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Boston Data Center Summit Takeaways: Fundamentals Make for a Strong Market, But It’s Still Getting Outpaced

Jul 27, 2018
by Josh Anderson

CAMBRIDGE, MA — Sean Brady, Managing Director at Cushman Wakefield, is a leading voice in the data center industry, and CapRE looked to him for a deep-dive into to some of the key takeaways from the Second Annual Boston and New England Data Center Summit this Spring. Brian Klebash, Founder and CEO of CapRate Events moderated the discussion, below, we highlight one of the foundational questions Klebash asked Brady to tackle.

data center summit“Sean why don’t you give us an overview of what you’re seeing in the Northeast third-party data center market so far in 2018,” suggested Klebash.

“Sure. As it relates to the market itself, when you look at New England, it’s not easily made up of Maine, New Hampshire, Vermont Massachusetts, Eastern New York, Rhode Island and Connecticut, within that region, it’s considered very high-cost,” replied Brady, repeating an often-touted fact of the Boston summit.

“Most of the marketplace, for the colos and wholesale providers, they’re all seeing very small users, ranging from a 50 KW deal and a 120 KW deal,” continued Brady. “The days of seeing more transactions in that marketplace are few and far between. Because the marketplace in the Northeast has got the highest electrical rates in the country. You’ll see rates in states like Arkansas with rates somewhere between nine and fifteen cents per kilowatt.”

The bottom line, according to Brady, is that the data center marketplace is affected by these costs. “We’re not seeing any Cloud or hyperscale providers go to that marketplace because of the cost of power,” he shared. “Large users are those needing 1 megawatt and larger – and chances are they are moving out of that marketplace. I’ll give you an example. The Washington DC marketplace, their electrical rates are about 5 cents per kilowatt-hours. Chicago is 6 cents per kilowatt-hour. Dallas is 4-5 cents per kilowatt-hour. Most of the data centers in the New England region are paying more.”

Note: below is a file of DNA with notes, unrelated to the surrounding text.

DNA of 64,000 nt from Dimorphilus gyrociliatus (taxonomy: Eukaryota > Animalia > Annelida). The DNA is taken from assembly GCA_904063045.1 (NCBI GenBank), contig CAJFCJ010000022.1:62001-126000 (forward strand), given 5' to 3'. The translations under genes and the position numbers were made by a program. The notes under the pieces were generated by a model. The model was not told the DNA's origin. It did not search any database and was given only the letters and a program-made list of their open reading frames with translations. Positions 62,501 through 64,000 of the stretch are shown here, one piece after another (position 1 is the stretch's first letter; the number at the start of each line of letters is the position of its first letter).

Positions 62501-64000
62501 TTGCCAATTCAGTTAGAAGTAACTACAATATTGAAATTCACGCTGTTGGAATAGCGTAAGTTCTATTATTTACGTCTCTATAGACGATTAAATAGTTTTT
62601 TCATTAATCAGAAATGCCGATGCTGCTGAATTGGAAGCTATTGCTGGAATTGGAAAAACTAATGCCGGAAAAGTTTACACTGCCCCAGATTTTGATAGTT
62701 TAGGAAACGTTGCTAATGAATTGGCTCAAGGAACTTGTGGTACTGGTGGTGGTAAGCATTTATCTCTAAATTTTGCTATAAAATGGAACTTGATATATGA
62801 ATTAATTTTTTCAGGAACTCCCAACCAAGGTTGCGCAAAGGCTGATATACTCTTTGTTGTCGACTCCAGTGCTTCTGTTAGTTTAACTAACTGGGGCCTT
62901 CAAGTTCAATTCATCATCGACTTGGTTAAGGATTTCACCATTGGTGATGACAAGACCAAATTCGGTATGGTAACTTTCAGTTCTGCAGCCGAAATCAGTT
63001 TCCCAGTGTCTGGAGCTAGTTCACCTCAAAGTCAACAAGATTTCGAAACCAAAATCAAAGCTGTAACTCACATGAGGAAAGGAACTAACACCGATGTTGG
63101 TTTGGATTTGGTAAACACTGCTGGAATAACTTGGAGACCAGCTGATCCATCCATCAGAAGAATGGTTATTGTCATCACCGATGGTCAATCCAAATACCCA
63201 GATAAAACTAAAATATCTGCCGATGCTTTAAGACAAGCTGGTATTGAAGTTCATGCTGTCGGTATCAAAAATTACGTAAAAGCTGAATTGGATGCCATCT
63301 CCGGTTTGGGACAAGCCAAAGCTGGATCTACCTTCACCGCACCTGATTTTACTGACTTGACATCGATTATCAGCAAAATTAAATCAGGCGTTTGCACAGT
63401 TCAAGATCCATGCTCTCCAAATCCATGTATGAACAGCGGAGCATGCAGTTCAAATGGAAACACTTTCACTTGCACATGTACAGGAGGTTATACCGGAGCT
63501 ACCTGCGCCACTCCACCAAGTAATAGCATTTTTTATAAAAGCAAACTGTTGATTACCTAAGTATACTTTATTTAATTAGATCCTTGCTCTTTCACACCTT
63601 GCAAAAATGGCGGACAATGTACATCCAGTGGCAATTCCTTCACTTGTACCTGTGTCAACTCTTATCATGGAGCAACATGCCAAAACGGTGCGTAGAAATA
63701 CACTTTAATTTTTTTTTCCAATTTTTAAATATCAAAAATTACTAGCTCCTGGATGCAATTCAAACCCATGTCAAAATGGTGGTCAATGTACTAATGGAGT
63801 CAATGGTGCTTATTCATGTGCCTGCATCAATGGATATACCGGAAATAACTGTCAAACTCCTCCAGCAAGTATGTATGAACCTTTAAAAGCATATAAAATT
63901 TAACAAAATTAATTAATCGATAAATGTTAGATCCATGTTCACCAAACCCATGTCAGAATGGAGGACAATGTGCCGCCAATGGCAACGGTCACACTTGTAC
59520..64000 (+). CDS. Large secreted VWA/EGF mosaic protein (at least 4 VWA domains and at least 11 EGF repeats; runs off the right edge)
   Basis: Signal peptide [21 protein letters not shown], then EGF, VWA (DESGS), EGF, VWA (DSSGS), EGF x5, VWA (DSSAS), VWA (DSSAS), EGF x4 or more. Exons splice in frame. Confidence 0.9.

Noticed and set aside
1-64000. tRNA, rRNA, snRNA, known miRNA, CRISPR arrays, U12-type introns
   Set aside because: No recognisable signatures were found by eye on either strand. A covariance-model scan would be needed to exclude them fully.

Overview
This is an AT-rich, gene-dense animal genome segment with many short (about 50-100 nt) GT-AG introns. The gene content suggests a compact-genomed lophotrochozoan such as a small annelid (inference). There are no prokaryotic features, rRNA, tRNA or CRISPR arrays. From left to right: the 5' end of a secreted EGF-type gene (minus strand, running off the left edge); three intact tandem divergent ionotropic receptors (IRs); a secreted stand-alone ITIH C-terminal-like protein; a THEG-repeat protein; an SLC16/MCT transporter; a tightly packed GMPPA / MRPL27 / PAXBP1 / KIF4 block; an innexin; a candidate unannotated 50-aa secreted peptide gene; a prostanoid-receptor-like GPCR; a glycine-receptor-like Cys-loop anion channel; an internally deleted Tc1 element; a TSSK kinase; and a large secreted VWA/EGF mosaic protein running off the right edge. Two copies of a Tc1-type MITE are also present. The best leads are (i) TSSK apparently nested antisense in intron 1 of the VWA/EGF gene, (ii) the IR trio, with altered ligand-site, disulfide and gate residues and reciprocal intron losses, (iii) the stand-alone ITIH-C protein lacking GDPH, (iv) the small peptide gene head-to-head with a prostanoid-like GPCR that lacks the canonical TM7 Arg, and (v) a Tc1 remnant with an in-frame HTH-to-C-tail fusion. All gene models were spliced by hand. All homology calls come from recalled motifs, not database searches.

However, to be clear, the marketplace in New England all-in-all is a good marketplace in terms of fundamentals, asserted Brady. “There is obviously small clients and the Edge and AI will help that marketplace grow, and smaller companies will also help that marketplace grow over time,” he predicted. “Rental rates up in that marketplace, in Boston in particular, if you’re a deal that’s above 250 kilowatt-hours, rental rates are somewhere between 35 and 65 per Kilowatt per month.”

“So the market place is a strong market, the providers who are up here include CoreSite, TierPoint, to name a few. There are about thirteen providers up there,” he concluded, before offering one point of caution. “One thing that happened in the past couple of years is that 5 years ago Boston was probably considered one of the Top 10 Colocation markets in the country. But now, today, there are several markets that have passed it.”

For more takeaways from the Boston Summit, check out previous CapRE Insider Reports:

Banner Photo: Sean Brady, Managing Director at Cushman Wakefield

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